June 17, 2009 at 12:18 pm

    I like Cynthiune.

  6. Simon
    June 7, 2009 at 5:48 am

    About 70% (guess) of the above posts recommend a previously un-posted player.

    As for me, it's a previously posted one, Decibel.
    My music is organized in folders in my filesystem, so a media library is at best redundant.
    It has a drag & drop playlist.
    It allows multiple instances by default.
    It doesn't have any required panels that are surplus to me and waste space.
    It uses native GUI style and doesn't have multiple windows.

    The only thing I'm missing is quod libet's lyrics downloader.
    I'd go for quod libet if it weren't for the crazily tiny unresizable playlist/queue panel.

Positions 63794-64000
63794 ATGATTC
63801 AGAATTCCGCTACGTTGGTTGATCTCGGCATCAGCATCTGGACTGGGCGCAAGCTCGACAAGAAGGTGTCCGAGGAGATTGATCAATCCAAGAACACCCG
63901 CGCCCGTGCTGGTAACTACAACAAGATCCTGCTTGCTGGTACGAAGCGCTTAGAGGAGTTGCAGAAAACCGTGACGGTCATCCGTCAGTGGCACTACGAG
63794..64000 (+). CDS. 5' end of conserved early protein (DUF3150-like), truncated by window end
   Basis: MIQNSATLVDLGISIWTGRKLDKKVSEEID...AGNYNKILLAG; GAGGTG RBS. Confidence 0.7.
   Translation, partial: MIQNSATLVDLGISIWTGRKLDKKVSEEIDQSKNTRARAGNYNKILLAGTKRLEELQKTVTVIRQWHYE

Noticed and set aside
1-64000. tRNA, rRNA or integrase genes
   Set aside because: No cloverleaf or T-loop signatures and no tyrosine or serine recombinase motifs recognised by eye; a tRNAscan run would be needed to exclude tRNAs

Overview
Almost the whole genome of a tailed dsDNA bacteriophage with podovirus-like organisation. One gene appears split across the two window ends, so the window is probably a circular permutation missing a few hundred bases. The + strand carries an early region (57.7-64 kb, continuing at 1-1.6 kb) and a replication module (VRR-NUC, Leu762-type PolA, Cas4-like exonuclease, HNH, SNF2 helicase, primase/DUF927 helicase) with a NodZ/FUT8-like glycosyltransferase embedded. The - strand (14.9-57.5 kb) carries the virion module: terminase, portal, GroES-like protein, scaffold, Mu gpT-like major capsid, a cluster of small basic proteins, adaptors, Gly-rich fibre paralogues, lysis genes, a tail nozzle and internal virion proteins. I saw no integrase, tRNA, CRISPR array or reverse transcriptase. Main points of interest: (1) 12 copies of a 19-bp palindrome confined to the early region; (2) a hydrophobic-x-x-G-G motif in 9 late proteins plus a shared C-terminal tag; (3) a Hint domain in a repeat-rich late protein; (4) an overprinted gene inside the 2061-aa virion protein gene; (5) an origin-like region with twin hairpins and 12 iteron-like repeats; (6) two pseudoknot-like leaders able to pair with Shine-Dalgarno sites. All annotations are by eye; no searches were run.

7. jens
    May 2, 2009 at 2:42 pm

    Thanks for the tip on Exaile! Its awesome!

  8. Tux
    December 16, 2008 at 9:37 am

    Thanks for that Article and all the comments. This gave me lots of new ideas!

  9. toma
    October 29, 2008 at 4:21 am

    hi guys, i would go with songbird which looks serves my main requirements..i.e looks cool, plays both audio n video..
    however i cant seem to get any records/packages on it from the web..

    root@tnjuguna:~# apt-cache showpkg songbird
    W: Unable to locate package songbird

    root@tnjuguna:~# apt-get install -y songbird
    Reading package lists... Done
    Building dependency tree
    Reading state information... Done
    E: Couldn't find package songbird

  10. Getting Started with Linux
    October 13, 2008 at 6:34 pm

    Great! I posted some of those audio players on my linux blog.

    Another player I can suggest is Xfmedia , made for XFce but it's terribly fast and lightweight.